This picture highlights a convective storm (left panel) and the associated lightning (right panels) in Jupiter's atmosphere. The left image shows the dayside view. The right images show the area highlighted (box) in the dayside view as it appeared 110 minutes later during the night. Multiple lightning strikes are visible in the night side images, which were taken 3 minutes and 38 seconds apart. The bright, cloudy area in the dayside view is similar in appearance to a region of upwelling in Earth's atmosphere. The dark, clear region to the west (left) appears similar to a region of downwelling in Earth's atmosphere. The presence of lightning confirms that this is a site of moist convection.
The lightning originates below the visible ammonia cloud, which acts as a translucent screen, diffusing the light over a wider area. This apparent width can be used to infer the depth of approximately 75 kilometers (46 miles). This figure is consistent with the hypothesis that lightning originates in the Jovian water cloud at about 75 kilometers (46 miles) depth.
To show details of the lightning, the nightside images have been expanded by a factor of two relative to the dayside image. The latitude and longitude scale is shown around the left panel. On Jupiter, one degree of latitude spans a distance of 1,200 kilometers (744 miles), so the highlighted area is approximately 2,400 kilometers (1,488 miles) on a side. The resolution is 23 kilometers (14 miles) per picture element. The dayside image was taken through the 727 nanometer filter with an exposure of 0.529 seconds at 23:03:03 Universal Time on November 7, 1997. The upper night side image was taken through the red filter with an exposure of 166.9 seconds in gain state 1 at 00:49:590 Universal Time on November 8, 1997. The bottom night side image was taken through the red filter with an exposure of 38.9 seconds in gain state 2 at 00:53:37 Universal Time on November 8, 1997. The signal to noise ratio is greater in the lower night side image because the gain state is higher. The images were taken by the solid state imaging camera system on NASA's Galileo spacecraft at a range of 1.1 million kilometers (680,000 miles).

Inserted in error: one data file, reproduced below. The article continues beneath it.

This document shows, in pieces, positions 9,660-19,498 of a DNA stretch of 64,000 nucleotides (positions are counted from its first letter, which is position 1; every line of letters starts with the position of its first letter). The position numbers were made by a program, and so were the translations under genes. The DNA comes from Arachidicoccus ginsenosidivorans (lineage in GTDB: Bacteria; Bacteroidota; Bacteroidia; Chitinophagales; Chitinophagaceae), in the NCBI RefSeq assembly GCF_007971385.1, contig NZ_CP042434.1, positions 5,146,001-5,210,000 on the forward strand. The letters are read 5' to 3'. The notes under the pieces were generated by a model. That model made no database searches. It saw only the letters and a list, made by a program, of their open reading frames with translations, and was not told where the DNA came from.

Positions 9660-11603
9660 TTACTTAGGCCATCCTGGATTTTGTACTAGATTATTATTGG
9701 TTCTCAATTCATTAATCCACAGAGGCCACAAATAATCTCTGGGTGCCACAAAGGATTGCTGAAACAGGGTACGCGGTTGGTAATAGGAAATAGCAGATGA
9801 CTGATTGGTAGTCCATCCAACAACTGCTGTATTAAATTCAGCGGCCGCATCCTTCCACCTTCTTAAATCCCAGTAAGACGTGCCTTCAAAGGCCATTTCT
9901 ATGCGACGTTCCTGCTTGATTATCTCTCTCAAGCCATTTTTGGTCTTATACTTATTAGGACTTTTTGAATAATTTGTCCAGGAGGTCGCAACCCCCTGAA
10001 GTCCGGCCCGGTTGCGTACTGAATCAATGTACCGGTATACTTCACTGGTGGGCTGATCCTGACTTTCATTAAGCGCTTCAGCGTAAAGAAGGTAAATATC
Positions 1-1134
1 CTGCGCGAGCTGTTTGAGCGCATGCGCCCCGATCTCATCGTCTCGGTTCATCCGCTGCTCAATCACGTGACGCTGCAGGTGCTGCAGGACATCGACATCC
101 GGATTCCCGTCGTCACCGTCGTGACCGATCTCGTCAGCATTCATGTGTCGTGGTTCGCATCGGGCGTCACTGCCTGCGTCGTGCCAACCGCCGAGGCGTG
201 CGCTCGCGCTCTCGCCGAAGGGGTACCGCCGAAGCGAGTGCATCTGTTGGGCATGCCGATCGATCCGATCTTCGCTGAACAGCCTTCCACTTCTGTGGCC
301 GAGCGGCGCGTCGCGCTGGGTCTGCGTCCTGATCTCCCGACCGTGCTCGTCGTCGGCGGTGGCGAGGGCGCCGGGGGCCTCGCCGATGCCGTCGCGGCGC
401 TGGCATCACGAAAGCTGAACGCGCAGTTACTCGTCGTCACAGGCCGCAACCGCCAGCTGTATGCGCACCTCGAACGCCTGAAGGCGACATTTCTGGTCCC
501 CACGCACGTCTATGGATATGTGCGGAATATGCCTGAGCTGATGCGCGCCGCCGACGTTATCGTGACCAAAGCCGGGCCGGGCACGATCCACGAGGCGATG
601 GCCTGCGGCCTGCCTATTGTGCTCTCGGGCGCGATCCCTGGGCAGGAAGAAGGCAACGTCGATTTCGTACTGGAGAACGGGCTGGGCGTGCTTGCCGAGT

JPL manages the Galileo mission for NASA's Office of Space Science, Washington, DC.
This image and other images and data received from Galileo are posted on the World Wide Web on the Galileo mission home page at http://www.jpl.nasa.gov/galileo.jpl.nasa.gov. Background information and educational context for the images can be found at http://www.jpl.nasa.gov/galileo/sepo..